Album anniversaries: Three records to celebrate in March 2024

Album anniversaries: Three records to celebrate in March 2024
Album anniversaries: Three records to celebrate in March 2024 Copyright Fiction - Polydor / Stones Throw / Interscope
By David Mouriquand
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From lush Mancunian rock-pop to sinister synth-metal, via the greatest hip-hop album ever made, here's our pick of the three albums celebrating a major anniversary this month.


Every month of 2024, Euronews Culture takes a trip down memory lane and handpicks a trio of albums celebrating a major milestone.

(January's trio, in case you missed them, can be found here and head here for February’s picks.)

These are the three records you should choose to (re)discover as they respectively turn 10, 20, and 30 this March.

Turing 10 in 2024: Elbow – The Take Off And Landing of Everything

(Release date: 10 March 2014)

Elbow - The Take Off And Landing Of Everything
Elbow - The Take Off And Landing Of EverythingFiction - Polydor

Despite releasing some of their best work since 2001, Manchester rock band Elbow, led by Guy Garvey, had a huge mainstream breakthrough in 2008 with their fourth album ‘The Seldom Seen Kid’ and its 2011 follow-up ‘Build A Rocket Boys!’. Their blend of lush chamber-pop became stadium-ready, with the overplayed wedding song ‘One Day Like This’ and the terrific ‘Grounds For Divorce’. Anyone who’s ever seen them live can attest to their capacity to put on a rousing and goosebump-invoking show.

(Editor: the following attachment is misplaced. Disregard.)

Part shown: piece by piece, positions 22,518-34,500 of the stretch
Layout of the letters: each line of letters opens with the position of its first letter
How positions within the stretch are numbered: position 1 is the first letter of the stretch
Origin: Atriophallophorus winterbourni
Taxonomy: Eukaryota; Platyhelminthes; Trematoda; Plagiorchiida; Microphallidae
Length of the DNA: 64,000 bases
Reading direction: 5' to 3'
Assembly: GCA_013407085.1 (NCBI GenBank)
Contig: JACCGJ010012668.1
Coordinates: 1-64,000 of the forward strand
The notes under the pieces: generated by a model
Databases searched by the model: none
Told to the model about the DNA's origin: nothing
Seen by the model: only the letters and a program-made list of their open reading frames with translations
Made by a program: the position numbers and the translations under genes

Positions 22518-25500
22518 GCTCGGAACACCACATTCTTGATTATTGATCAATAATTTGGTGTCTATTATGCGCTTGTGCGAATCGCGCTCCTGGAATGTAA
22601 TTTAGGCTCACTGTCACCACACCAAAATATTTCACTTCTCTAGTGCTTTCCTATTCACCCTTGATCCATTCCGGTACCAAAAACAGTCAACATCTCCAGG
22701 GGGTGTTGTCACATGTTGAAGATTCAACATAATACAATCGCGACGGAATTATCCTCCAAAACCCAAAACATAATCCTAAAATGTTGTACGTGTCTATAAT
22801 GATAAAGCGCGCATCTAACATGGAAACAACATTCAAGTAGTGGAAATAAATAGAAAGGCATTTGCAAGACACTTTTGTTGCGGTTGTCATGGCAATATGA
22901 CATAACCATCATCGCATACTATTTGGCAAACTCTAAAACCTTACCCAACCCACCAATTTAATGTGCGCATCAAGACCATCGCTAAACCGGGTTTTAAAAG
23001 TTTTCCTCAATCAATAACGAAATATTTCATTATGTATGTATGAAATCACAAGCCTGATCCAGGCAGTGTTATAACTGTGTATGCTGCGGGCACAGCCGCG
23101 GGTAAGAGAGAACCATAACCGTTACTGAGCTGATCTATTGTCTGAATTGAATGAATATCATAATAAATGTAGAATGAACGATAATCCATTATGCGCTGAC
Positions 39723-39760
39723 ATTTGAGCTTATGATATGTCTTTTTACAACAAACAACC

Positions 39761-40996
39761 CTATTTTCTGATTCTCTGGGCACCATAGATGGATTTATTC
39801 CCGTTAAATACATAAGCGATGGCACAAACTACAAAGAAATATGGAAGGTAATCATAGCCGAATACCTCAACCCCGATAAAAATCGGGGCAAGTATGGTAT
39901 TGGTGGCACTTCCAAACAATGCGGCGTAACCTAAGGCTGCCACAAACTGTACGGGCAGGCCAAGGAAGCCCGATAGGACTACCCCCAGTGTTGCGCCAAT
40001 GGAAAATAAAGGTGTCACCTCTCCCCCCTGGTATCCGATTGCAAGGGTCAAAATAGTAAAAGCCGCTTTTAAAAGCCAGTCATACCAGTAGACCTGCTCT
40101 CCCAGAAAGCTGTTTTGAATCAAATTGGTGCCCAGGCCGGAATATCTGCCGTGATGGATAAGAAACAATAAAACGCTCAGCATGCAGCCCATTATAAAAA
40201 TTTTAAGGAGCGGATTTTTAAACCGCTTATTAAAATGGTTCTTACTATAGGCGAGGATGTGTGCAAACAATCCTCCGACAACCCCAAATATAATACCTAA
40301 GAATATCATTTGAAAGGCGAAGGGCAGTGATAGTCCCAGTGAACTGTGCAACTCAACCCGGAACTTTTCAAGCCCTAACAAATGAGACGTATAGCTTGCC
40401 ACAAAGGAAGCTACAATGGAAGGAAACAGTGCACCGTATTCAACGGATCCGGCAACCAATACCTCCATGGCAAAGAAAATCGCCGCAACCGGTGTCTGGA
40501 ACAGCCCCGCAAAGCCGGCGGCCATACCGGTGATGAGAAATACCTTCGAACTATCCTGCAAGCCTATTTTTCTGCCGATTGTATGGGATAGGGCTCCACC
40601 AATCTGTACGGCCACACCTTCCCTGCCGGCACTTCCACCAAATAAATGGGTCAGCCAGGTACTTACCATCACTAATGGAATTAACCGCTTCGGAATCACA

This month sees the 10th anniversary of what is their most underrated and most accomplished record - ‘The Take Off And Landing Of Everything’. It isn’t ranked as highly as their debut ‘Asleep In The Back’ (2001) or their chart topper ‘The Seldom Seen Kid’, but their 2014 effort was the culmination of an entire career. 

Not as immediately accessible as a lot of the band’s output, 'TTOALOE' (as no one calls it) is a slow burning masterpiece that gradually unveils its many charms. Soothing yet downbeat, the album reflects heartbreak and major changes, as many of the band’s members were either going through break-ups or welcoming littluns at the time. Garvey himself had just split up with his long-term girlfriend during the making of the album, which led him to pen some of his most poignant lyrics. 

Not that it’s a glum affair, as the general mood veers more towards the romantic, with a smattering of bittersweet realities that can temper grand gestures. It's all rather captivating.

The strangely ominous ‘This Blue World’, the emotional swell of ‘Real Life (Angel)’, and the sweeping majesty of ‘My Sad Captains’ (which has become a live favourite for set closing purposes) all stand out. But it’s the stirring ‘Fly Boy Blue / Lunette’ and its crescendoing orchestrations leading to a softer second half that impresses the most. The gently spoken existentialist musings in the ‘Lunette’ side never fail to provoke chills. The good kind.

What can be said of the cigarette smoked
A prop for a joke or a mark on the clock
If I stopped would the bus ever come
Would the dawn ever kiss me, forgiven me, knowing what's done
Would the drivel make scribble make sense and then song
Would the woodbines denied black another man's lungs
Perverse as it may sound I sometimes believe
The tip to my lips just reminds me to breathe

'TTOALOE'’s follow-up, 2017’s 'Little Fictions', was perfectly fine, but since then, they’ve fallen off the radar. ‘Giants of All Sizes’ and ‘Flying Dream 1’, while at times boasting mellow vignettes, failed to satisfy in the same way as some of their earlier records. 

The band releases their 10th studio album, ‘Audio Vertigo’, later this month (22 March), so fingers crossed. But 'The Take Off And Landing Of Everything' remains their last, truly great album.

Also turning 10 in March: Future Islands’ fourth album ‘Singles’.